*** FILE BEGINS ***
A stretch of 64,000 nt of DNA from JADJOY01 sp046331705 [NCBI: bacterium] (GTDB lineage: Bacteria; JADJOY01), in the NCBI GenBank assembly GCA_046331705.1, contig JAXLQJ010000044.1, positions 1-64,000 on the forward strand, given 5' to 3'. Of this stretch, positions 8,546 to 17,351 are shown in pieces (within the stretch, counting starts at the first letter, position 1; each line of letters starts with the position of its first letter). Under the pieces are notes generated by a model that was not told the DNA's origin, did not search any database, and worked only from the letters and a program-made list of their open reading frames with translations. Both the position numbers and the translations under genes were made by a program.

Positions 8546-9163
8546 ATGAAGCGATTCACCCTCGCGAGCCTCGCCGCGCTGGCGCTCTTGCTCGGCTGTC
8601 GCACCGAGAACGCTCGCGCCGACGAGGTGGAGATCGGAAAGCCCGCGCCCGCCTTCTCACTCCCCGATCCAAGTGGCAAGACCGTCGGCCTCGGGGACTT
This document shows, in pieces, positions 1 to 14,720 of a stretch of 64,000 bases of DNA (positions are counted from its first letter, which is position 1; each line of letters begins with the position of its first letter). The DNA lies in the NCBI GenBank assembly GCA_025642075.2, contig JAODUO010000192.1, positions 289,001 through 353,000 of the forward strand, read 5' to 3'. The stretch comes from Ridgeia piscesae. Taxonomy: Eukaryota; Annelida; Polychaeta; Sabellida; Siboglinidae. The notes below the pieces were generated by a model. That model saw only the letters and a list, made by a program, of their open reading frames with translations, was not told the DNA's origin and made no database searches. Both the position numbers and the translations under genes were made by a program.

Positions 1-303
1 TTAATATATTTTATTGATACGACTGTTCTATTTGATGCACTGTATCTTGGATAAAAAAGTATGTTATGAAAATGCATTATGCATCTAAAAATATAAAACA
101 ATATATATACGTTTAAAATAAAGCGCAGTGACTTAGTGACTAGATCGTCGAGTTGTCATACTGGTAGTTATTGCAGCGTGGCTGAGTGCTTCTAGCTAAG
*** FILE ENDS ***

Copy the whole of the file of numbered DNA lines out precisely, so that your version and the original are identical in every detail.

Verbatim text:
A stretch of 64,000 nt of DNA from JADJOY01 sp046331705 [NCBI: bacterium] (GTDB lineage: Bacteria; JADJOY01), in the NCBI GenBank assembly GCA_046331705.1, contig JAXLQJ010000044.1, positions 1-64,000 on the forward strand, given 5' to 3'. Of this stretch, positions 8,546 to 17,351 are shown in pieces (within the stretch, counting starts at the first letter, position 1; each line of letters starts with the position of its first letter). Under the pieces are notes generated by a model that was not told the DNA's origin, did not search any database, and worked only from the letters and a program-made list of their open reading frames with translations. Both the position numbers and the translations under genes were made by a program.

Positions 8546-9163
8546 ATGAAGCGATTCACCCTCGCGAGCCTCGCCGCGCTGGCGCTCTTGCTCGGCTGTC
8601 GCACCGAGAACGCTCGCGCCGACGAGGTGGAGATCGGAAAGCCCGCGCCCGCCTTCTCACTCCCCGATCCAAGTGGCAAGACCGTCGGCCTCGGGGACTT
This document shows, in pieces, positions 1 to 14,720 of a stretch of 64,000 bases of DNA (positions are counted from its first letter, which is position 1; each line of letters begins with the position of its first letter). The DNA lies in the NCBI GenBank assembly GCA_025642075.2, contig JAODUO010000192.1, positions 289,001 through 353,000 of the forward strand, read 5' to 3'. The stretch comes from Ridgeia piscesae. Taxonomy: Eukaryota; Annelida; Polychaeta; Sabellida; Siboglinidae. The notes below the pieces were generated by a model. That model saw only the letters and a list, made by a program, of their open reading frames with translations, was not told the DNA's origin and made no database searches. Both the position numbers and the translations under genes were made by a program.

Positions 1-303
1 TTAATATATTTTATTGATACGACTGTTCTATTTGATGCACTGTATCTTGGATAAAAAAGTATGTTATGAAAATGCATTATGCATCTAAAAATATAAAACA
101 ATATATATACGTTTAAAATAAAGCGCAGTGACTTAGTGACTAGATCGTCGAGTTGTCATACTGGTAGTTATTGCAGCGTGGCTGAGTGCTTCTAGCTAAG